To view a list of the available labels you can click on the “Labels” button in the UI

GitHub label filter button

From the labels view, you can scroll and find a label to work on.

From this list for allReady, “good first issue” sounds like a reasonable candidate for newcomers so we’ll click on that. This will result in a filtered view of issues, showing only those which have this label applied to them.

GitHub issues filtered by label

In this example, there is one issue now showing. We can click on that issue to view more detail and to determine if it’s something we’d like to work on.

GitHub Issue Details

The issue details page provides the full information about the issue. Usually the top comment will include details of the bug or the feature that is needed. Issues can be raised by anyone and as a result, the level of detail may not always be sufficient to understand the problem or requirement. On allReady, the project owners and core contributors try to view new issues and triage them. This involves verifying the issue being reported is valid and where necessary, providing some further details or guidance. If it’s not clear what is needed from an issue, you can leave a comment to ask questions about it. If you have an idea for a solution, but want to run it past the project team before starting, work, you can leave a comment for that too. Issues are a good place for open discussions like this.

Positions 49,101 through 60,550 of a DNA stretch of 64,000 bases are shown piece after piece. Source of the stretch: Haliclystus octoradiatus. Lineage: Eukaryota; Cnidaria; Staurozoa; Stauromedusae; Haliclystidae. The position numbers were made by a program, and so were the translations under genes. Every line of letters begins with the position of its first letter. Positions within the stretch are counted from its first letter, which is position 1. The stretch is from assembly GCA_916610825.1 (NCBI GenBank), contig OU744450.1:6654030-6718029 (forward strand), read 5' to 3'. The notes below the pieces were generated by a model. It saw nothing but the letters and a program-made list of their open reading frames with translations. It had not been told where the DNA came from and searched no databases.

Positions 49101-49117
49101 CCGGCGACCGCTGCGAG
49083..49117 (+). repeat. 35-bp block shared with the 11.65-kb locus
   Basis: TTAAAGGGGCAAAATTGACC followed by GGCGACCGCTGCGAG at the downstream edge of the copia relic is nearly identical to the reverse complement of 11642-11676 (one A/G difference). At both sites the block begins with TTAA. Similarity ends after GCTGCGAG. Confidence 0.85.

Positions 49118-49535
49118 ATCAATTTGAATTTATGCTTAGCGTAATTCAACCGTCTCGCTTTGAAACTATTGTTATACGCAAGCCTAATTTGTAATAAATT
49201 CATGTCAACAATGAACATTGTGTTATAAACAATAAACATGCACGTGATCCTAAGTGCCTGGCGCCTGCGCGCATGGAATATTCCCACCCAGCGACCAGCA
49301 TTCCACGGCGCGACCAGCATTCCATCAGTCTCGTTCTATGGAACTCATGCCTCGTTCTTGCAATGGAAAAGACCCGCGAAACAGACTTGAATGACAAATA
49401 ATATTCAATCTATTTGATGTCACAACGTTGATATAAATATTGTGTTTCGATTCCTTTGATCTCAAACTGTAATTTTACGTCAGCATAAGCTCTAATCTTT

In this example, the requirement is quite clear and the solution should be very simple; we’d like to have a go at working on this issue. It’s good practice and etiquette to leave a comment an any issues you plan to work on so that other people know it’s no longer available. Having two people spending their time on the same issue can be frustrating. It’s also worth pointing out that you should check for any comments indicating that someone else is already working on an issue before you pick it up yourself!

Leaving a comment on GitHub

Working on an Issue

When beginning work on an issue locally, the first thing you’ll need to do is to create a branch for that piece of work. There are many Git UI tools that allow you to create a branch, for this demo we’ll use the command line. To create and checkout a branch you can use a single command.

git checkout -b <branchname>

This command allows us to specify a name for our new branch and immediately check it out so we can work on it. The naming convention you use for your branches is up to you. They will live in your clone and fork of the project. Bare in mind, once pushed to your public fork and when you later submit a pull request, they will be public. I tend to use the issue number for my branch names. Personally I find this works quite well since the branch names are short and I can easily lookup the issue details on GitHub to see the requirements. In this case, the issue we’ve selected is issue #2204 so I’ll use that for my new branch name.